Contributor: Michele Hickey

Executive Search for a Nonprofit CEO: Finding Top Candidates

Your Executive Search Committee is Wondering: Now What?

Your executive search committee is ready for action. Key stakeholders have weighed in on the competencies needed in the next CEO. A detailed profile of the ideal candidate is in hand. Now what?

The next logical step is to place ads, post the opportunity on online job boards, blast it out to the community via email and social media, and wait for the resumes to roll in. And why not? With so many online job boards and industry-related social media platforms available, it is easier than ever to reach a large number of potential candidates.

Dennis C. Miller

Editor's note: This article is coauthored by Dennis C. Miller, the Managing Director of The Nonprofit Search Group. Dennis is a nationally recognized strategic leadership coach and executive search consultant with more than thirty-five years of experience working with nonprofit board leadership and chief executives across the country. He is also an expert in board governance, leadership development, philanthropy, and succession planning. In addition, he is a sought-after motivational speaker, retreat facilitator, and leadership performance coach.

While well-placed ads, posts, and email blasts are an important part of any search process, by themselves they do not comprise a comprehensive recruitment effort. When organizations come to us for help with a CEO search, they count on us to provide them with the best possible slate of top candidates for their executive opening. That means reaching beyond the pool of candidates who respond to public announcements about the position. A truly effective, strategic search will actively recruit candidates who may be happy in their current position but who might, if asked, be willing to consider your organization for their next professional move.

To create and launch a comprehensive recruitment effort, you have to be willing and able to invest considerable time and energy in research, relationships, and person-to-person outreach.

Start Building Relationships Before You Need Them

Get out of your office and maybe even out of your comfort zone to connect with your industry’s professional community. Attend conferences, luncheons, and fundraisers. Even alumni events can be useful, especially if your alma mater is located in the vicinity of your organization. Take note of who is serving on panels and committees and try to get to know the ones who make a good first impression.

Social media platforms can be excellent tools for staying connected, but they are a poor substitute for real, personal interaction. Carve out pockets of time to have coffee or lunch with individuals who you think could be a good fit for your organization, if not right now, then at some point down the road. When the search is on, you’ll have a ready-made short list of potential candidates to contact.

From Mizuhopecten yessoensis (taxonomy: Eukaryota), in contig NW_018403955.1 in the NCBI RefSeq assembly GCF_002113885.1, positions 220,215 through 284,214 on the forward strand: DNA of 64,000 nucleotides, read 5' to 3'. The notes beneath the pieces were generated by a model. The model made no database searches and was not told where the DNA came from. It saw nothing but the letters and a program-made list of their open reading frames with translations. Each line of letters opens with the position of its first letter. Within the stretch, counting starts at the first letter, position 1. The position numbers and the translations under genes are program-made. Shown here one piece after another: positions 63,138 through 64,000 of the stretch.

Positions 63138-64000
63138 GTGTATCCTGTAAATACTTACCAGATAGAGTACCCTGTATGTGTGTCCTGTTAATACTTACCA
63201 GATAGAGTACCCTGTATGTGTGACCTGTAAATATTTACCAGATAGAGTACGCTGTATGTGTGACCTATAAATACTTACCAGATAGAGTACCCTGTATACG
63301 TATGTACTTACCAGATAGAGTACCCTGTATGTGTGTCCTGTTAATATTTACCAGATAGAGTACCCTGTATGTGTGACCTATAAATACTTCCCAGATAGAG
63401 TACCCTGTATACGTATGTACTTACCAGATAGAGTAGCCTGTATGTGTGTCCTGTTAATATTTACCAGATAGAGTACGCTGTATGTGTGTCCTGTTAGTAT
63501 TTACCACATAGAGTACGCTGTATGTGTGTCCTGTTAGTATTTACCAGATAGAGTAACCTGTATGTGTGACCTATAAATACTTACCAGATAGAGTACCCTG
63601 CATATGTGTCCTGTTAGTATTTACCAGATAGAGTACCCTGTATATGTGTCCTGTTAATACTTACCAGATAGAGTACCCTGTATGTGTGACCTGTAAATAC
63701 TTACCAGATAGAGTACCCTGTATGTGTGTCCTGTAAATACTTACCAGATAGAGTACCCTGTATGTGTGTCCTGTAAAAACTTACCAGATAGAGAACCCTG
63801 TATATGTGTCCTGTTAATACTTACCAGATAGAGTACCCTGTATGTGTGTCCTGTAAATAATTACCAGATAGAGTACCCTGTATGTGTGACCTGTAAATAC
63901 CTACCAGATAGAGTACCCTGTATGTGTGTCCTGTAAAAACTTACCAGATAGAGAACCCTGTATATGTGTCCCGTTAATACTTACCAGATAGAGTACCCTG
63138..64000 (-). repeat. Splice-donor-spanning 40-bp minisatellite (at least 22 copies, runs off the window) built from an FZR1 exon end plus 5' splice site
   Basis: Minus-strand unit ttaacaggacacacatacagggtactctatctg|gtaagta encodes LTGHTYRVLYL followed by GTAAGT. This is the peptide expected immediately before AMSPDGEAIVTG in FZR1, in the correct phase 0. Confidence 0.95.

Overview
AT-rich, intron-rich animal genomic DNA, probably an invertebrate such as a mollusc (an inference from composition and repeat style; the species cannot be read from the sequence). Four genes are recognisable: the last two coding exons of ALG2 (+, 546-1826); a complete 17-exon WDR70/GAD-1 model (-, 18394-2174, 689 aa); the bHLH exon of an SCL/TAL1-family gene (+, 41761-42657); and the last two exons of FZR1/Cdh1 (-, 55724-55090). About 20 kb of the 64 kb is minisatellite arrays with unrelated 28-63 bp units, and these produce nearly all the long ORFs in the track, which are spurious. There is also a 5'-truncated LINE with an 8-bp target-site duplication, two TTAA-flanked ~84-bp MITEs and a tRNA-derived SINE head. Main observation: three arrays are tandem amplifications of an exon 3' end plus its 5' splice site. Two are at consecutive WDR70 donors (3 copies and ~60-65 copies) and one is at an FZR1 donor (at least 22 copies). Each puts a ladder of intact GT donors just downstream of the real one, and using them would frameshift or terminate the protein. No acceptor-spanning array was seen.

Reach out to Associations and Professional Organizations

Every industry has its own professional organizations. You probably belong to one or more yourself. In addition to discounts on the cost of attending association events and mixers, most memberships also allow you access to membership lists, including contact information. Review the list to identify individuals who are working in positions similar to the one you are trying to fill at organizations you hold in high regard. Then pick up the phone and start calling!

In addition, associations and professional organizations often have job boards that offer exclusive or discounted job postings for members. These provide a low-cost advertising alternative that will reach a highly targeted, industry-specific market.

If you or your organization have not yet joined a professional association, or if you have a membership or two but are wondering if there are other association options out there to support your executive recruitment efforts, don’t forget about the Encyclopedia of Associations: Regional, State and Local Organizations: An Associations Unlimited Reference, 29th Edition. It’s a directory of more than 99,000 US regional, state, and local nonprofit organizations. Tip: Check with your local library’s reference desk to see if it has a copy available.

Dig into Databases

After exhausting your professional relationships and association contacts, you will want to take your search a step further, just to make sure you aren’t missing out on great candidates. Guidestar is one of our favorite resources. The free version allows you to create searches based on organization type, geographic location, and revenue level. For example, you could search for Arts, Culture, and Humanities organizations with revenues of $1.5 million or more that are located in Phoenix (I came up with sixteen).

Once you have your list of organizations, you can comb their websites and LinkedIn to identify professionals who are currently working in the organizations you have targeted, in roles similar to the one you hope to fill. You now have yet another set of leads to pursue in your recruitment effort.

Build a Better Slate of Candidates

Maybe luck is on your side and the perfect candidate is starting a job search just as your announcement goes public. But is this a chance you’re willing to take? Because the odds are just as good (or even better) that your ideal candidate is not actively job hunting and won’t even see your ads and posts. Don’t limit your search. By building out your recruitment effort to include individuals who are not actively looking for a new position, you will vastly improve the quality of your top -candidates list, and of your search.


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